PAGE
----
Last night I went for the second time to hear the Syracuse Symphony Orchestra at the civic center. The centerpiece of the evening was Mozart's Requiem, performed after intermission by the Syracuse Oratorio Society (Dave, my AJ comrade, is a tenor in the choir).
The first half of the concert consisted of a piece for percussion ensemble, the primal, propulsive Ogoun Badagris (1976) by Christopher Rouse, and Bela Bartok's haunting (and somewhat soporific) Music for Strings, Percussion and Celesta, from 1937. Both pieces were competently rendered, but packed little punch to keep the audience engaged in the toasty auditorium.
The Bartok fared pretty well, minus a few ensemble issues - I find the SSO is best when they leave out the brass, which, in my experience, has always been the weakest section. This was the case at my first SSO concert - a program with Christopher Theophanidis' lovely Rainbow Body (2000), Rachmaninoff's Rhapsody on a theme of Paganini, and Strauss' Also Sprach Zarathustra (where the deficiencies of the brass section were made painfully clear) - as well as at the Syracuse Opera, where the SSO accompanied.
My biggest issues on the first half were with Maestro Hege, who seems to make very little effort to connect with his musicians while beating away at the patterns - surely the root of the unification problem across the group. Stolid and stiff, his conducting is almost entirely without nuance.
I also noticed, nearly immediately, that Hege's tuxedo seemed to be made for someone a good 3-4 inches taller than he. Either Hege's lost a considerable amount of weight or shrunk a few inches, but his is one of the most ill-fitting tuxes I've seen on a musical director in a while - and there's really just no excuse for that. His tails reached below the backs of his knees, the coat was loose at the waist, and the extra fabric of his pants legs puddled around his ankles. After his conductorial exertions, he turned around to acknowledge the musicians, revealing a shirt that was nearly untucked (from waving his arms, understandable); but the shirt was so large and starchy that it formed a hollow shirt-belly that protruded over his cummerbund. Ever heard of a tailor, maestro? I know Syracuse's is a small symphony in a small city, but we're trying to improve our reputation here, so every chance to maintain an air of professionalism should be taken and taken seriously. If you're trying to win people over, this is not the way to do it.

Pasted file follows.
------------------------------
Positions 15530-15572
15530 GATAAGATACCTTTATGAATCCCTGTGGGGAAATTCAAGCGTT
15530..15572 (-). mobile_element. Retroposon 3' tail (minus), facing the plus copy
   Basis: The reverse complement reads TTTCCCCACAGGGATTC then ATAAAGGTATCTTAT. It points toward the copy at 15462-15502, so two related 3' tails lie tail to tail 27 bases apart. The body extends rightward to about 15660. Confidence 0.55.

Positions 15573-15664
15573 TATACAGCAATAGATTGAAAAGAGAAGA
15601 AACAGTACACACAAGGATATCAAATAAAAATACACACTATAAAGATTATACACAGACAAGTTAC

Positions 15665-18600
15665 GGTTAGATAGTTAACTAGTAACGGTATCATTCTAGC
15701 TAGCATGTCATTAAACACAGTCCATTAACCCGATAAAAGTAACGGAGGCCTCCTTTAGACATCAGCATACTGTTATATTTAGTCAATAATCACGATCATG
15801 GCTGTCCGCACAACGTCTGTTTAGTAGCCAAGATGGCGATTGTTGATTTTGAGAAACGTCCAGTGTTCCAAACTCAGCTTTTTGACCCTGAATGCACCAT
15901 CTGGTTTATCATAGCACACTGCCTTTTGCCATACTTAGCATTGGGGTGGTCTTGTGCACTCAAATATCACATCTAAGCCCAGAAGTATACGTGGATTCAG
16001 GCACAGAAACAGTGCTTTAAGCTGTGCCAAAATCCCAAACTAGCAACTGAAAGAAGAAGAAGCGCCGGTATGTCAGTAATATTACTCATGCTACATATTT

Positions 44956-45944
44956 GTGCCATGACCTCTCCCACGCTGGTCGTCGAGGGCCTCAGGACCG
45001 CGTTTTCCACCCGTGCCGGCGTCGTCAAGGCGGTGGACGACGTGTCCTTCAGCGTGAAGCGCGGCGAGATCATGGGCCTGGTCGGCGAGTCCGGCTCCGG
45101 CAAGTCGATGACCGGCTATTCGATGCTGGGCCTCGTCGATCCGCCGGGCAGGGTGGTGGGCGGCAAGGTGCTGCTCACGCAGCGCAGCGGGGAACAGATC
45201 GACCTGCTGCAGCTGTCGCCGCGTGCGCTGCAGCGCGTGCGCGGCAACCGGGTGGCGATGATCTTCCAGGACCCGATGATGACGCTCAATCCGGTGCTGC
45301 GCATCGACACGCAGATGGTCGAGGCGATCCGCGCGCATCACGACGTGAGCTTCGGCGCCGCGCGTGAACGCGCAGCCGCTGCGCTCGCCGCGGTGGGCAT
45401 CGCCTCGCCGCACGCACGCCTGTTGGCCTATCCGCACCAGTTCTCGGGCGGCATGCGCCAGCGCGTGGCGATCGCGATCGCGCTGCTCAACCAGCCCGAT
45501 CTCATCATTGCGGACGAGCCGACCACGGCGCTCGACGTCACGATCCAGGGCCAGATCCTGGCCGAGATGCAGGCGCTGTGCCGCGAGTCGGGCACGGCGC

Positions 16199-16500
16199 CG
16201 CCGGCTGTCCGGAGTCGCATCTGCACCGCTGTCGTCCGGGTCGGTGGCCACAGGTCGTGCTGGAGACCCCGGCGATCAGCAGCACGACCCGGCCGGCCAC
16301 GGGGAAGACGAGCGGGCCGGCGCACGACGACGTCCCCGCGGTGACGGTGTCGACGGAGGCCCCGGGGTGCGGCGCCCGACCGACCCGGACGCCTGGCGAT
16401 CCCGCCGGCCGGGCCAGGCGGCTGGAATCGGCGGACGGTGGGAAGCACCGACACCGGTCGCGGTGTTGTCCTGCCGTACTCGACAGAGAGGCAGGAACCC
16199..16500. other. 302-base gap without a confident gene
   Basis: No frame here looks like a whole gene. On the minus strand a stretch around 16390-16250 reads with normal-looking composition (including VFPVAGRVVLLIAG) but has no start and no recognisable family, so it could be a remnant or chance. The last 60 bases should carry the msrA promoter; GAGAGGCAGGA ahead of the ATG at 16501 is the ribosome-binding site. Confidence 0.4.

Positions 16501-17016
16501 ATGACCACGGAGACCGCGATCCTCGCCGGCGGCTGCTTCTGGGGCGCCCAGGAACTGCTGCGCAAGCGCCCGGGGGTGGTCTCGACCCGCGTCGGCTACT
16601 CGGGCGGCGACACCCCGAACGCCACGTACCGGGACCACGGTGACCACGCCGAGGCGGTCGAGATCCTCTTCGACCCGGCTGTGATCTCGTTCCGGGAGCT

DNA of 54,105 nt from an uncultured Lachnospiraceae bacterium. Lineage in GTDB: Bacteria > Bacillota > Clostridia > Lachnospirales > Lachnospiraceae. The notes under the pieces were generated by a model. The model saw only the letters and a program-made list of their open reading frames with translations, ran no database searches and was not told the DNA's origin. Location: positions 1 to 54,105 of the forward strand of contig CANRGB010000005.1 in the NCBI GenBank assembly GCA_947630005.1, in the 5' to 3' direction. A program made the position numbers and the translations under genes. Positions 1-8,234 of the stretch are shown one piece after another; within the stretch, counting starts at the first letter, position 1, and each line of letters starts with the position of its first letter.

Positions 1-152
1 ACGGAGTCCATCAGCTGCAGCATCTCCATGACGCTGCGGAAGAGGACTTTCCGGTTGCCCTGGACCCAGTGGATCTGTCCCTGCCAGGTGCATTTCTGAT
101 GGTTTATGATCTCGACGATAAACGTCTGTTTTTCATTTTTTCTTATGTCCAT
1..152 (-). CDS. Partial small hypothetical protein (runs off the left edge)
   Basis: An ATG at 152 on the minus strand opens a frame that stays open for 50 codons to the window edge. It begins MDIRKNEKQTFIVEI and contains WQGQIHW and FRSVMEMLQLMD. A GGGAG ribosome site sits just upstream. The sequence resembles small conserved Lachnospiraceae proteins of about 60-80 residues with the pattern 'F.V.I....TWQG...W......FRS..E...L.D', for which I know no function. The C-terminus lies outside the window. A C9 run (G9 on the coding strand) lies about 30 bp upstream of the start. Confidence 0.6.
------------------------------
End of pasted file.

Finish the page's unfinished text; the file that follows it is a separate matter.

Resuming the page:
But enough ranting about fashion (I won't even mention the mezzo soloist's matriarchal concert attire).
On the second half, the Requiem was pretty good. The Syracuse Oratorio Society, comprising more than a hundred students and community members, is an excellent choir to have around, in the absence of a resident SSO Chorus. They handled Mozart's swift melismas and fugal passages deftly, generally speaking, and could deliver a big sound when the time came. However, I found myself wanting a greater contrast in their pianissimo, and more dynamic variation across the board.